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Tourism stories

The following stories relate to Tasmania’s Tourism sector:

Wave of success

The world’s best big wave surfers are heading to Tasmania, and millions of people will be watching. They will take on the fierce waves of Shipstern Bluff which has been chosen for this year’s Red Bull Cape Fear contest, an event that will be streamed live to an expected global audience of six million people. Twenty of the world’s top surfers – led by Australian legend and three-time world champion Mick Fanning – will tackle Shipstern off the wild southern edge of the Tasman Peninsula. Event Director, Mark Mathews, said: “The mountainous size, power and majestic intensity of Shipstern Bluff matched by 20 fearless big wave surfers has all the ingredients to be a highly viewed surfing event.” The contest has a five-month window which opened on August 1, to ensure the best and biggest waves. Tourism Industry Council Boss, Luke Martin, told The Mercury this level of international exposure was “invaluable” adding: “You need these kind of gem events that come up every so often that have the ability to put Tasmania up in lights as something that’s different and unique.” This will be the first time any competition has been run at the famously wild and isolated surfing location.

13 August 2018, Edition 197

Hobart’s waterfront vision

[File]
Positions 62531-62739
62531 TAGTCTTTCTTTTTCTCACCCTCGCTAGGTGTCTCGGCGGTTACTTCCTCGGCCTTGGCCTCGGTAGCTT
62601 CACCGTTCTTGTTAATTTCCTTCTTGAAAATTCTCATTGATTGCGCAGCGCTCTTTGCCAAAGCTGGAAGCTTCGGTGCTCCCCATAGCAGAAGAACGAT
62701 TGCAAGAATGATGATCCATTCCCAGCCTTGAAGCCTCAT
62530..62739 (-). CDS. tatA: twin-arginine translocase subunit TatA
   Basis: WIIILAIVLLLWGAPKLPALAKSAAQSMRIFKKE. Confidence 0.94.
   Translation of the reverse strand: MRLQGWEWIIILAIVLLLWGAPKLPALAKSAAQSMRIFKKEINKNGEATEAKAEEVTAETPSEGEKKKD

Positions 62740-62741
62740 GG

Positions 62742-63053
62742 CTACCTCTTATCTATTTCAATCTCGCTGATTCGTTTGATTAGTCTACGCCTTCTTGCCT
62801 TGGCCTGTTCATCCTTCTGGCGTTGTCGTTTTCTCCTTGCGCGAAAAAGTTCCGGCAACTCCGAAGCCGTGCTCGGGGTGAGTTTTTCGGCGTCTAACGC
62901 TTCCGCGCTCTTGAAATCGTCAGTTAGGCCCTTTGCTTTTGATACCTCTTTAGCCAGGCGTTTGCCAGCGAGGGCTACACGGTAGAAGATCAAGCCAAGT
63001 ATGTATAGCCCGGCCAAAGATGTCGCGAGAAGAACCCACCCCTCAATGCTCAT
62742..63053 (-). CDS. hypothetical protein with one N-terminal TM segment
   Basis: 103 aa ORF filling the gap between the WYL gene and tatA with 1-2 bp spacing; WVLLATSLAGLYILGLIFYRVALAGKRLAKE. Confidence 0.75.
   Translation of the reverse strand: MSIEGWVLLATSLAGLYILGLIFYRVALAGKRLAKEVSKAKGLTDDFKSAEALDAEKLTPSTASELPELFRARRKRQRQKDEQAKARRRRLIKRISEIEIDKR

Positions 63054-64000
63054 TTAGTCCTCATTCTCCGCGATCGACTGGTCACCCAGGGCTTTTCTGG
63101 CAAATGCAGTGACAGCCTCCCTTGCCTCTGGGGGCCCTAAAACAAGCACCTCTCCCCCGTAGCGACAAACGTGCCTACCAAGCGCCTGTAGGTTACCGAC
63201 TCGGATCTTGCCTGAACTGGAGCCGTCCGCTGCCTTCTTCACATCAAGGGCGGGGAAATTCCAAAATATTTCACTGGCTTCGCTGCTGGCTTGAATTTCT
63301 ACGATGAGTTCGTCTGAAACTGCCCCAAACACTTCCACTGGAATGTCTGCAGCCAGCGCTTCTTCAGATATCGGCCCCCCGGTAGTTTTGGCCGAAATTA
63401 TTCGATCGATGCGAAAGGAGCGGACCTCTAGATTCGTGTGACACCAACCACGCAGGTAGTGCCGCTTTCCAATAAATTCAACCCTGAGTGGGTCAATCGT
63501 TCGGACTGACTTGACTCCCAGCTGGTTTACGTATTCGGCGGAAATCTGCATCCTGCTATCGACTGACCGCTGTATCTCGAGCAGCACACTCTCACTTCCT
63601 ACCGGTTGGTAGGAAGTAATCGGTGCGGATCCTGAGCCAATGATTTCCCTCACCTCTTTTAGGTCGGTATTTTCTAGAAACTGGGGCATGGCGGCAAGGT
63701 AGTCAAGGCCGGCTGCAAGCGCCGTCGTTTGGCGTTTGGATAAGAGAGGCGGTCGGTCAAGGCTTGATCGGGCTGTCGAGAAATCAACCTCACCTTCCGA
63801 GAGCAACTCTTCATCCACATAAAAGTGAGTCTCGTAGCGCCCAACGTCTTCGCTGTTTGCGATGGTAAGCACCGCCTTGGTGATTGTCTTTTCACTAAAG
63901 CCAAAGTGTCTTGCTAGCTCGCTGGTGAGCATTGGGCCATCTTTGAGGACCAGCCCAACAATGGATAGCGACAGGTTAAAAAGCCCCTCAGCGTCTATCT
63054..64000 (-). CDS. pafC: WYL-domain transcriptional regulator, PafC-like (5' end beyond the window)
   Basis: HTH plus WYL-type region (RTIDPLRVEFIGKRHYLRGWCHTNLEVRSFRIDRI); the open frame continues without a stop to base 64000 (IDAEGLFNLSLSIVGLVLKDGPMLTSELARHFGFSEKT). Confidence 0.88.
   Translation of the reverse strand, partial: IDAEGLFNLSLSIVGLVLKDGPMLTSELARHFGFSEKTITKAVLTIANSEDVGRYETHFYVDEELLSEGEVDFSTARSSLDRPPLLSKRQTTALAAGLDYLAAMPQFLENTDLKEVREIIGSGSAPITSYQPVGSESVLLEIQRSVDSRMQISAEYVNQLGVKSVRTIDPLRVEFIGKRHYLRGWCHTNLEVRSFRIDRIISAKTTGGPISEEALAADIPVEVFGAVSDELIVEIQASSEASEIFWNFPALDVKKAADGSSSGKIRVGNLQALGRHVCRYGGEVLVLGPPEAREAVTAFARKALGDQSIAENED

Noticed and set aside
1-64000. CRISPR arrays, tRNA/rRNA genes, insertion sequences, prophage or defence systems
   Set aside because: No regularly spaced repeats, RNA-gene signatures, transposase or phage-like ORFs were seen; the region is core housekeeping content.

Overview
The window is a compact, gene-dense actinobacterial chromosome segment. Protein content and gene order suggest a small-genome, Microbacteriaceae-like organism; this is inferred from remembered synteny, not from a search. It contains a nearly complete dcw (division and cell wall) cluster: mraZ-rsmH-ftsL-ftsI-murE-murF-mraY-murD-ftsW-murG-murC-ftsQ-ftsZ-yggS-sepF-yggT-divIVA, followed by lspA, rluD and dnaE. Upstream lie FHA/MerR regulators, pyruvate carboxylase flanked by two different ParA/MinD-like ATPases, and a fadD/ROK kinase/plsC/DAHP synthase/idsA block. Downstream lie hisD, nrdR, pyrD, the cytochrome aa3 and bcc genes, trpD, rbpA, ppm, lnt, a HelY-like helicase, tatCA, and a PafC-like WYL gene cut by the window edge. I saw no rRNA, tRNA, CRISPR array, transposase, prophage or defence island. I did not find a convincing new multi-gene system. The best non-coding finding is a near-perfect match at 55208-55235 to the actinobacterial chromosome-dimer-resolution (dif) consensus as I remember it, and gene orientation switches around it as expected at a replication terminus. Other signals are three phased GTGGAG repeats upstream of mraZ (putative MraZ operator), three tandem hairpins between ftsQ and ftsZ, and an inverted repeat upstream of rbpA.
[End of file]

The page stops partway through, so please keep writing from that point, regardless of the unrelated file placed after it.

A large swimming pool jutting into the Derwent River is the focal point of a bold new vision unveiled for Hobart’s waterfront. This would be the centrepiece of an expansive public space which is proposed for the current CSIRO site on Castray Esplanade. It has been mooted that the CSIRO would re-locate to the new Antarctic Precinct at Macquarie Point. The new public space would transform this valuable real estate into a recreational space that pays homage to Tasmania’s maritime connections. As well as providing an ideal focal point to watch the finish of the iconic Sydney Hobart Yacht Race, it is also proposed that the Maritime Museum could be moved here. There would also be a boardwalk along the foreshore, and possibly a small boutique hotel. Tourism Industry Council Tasmania boss, Luke Martin, likens the recreational space to Brisbane’s South Bank or Launceston’s Gorge. He told The Mercury: “We think the concept of a major public activation point like that could become an iconic feature for Hobart. Swimming alongside the Derwent…would be a focal point for the public in the hot times of summer.”

13 August 2018, Edition 197

New era for Woolmers

Edition 197_Woolmers

An exciting addition to Woolmers Estate, one of Tasmania’s biggest heritage drawcards, is already paying dividends with a sizeable increase in visitor numbers.

13 August 2018, Edition 197

Reinventing Devonport

Edition 197_Devonport

The transformation of Devonport is underway, with the first stage of a massive $250 million urban renewal project ready for its official opening.

12 August 2018, Edition 197

Top of the world

Edition 196_Zane

Zane Robnik is an amazing young adventurer who is smashing records on Tasmania’s highest and wildest peaks.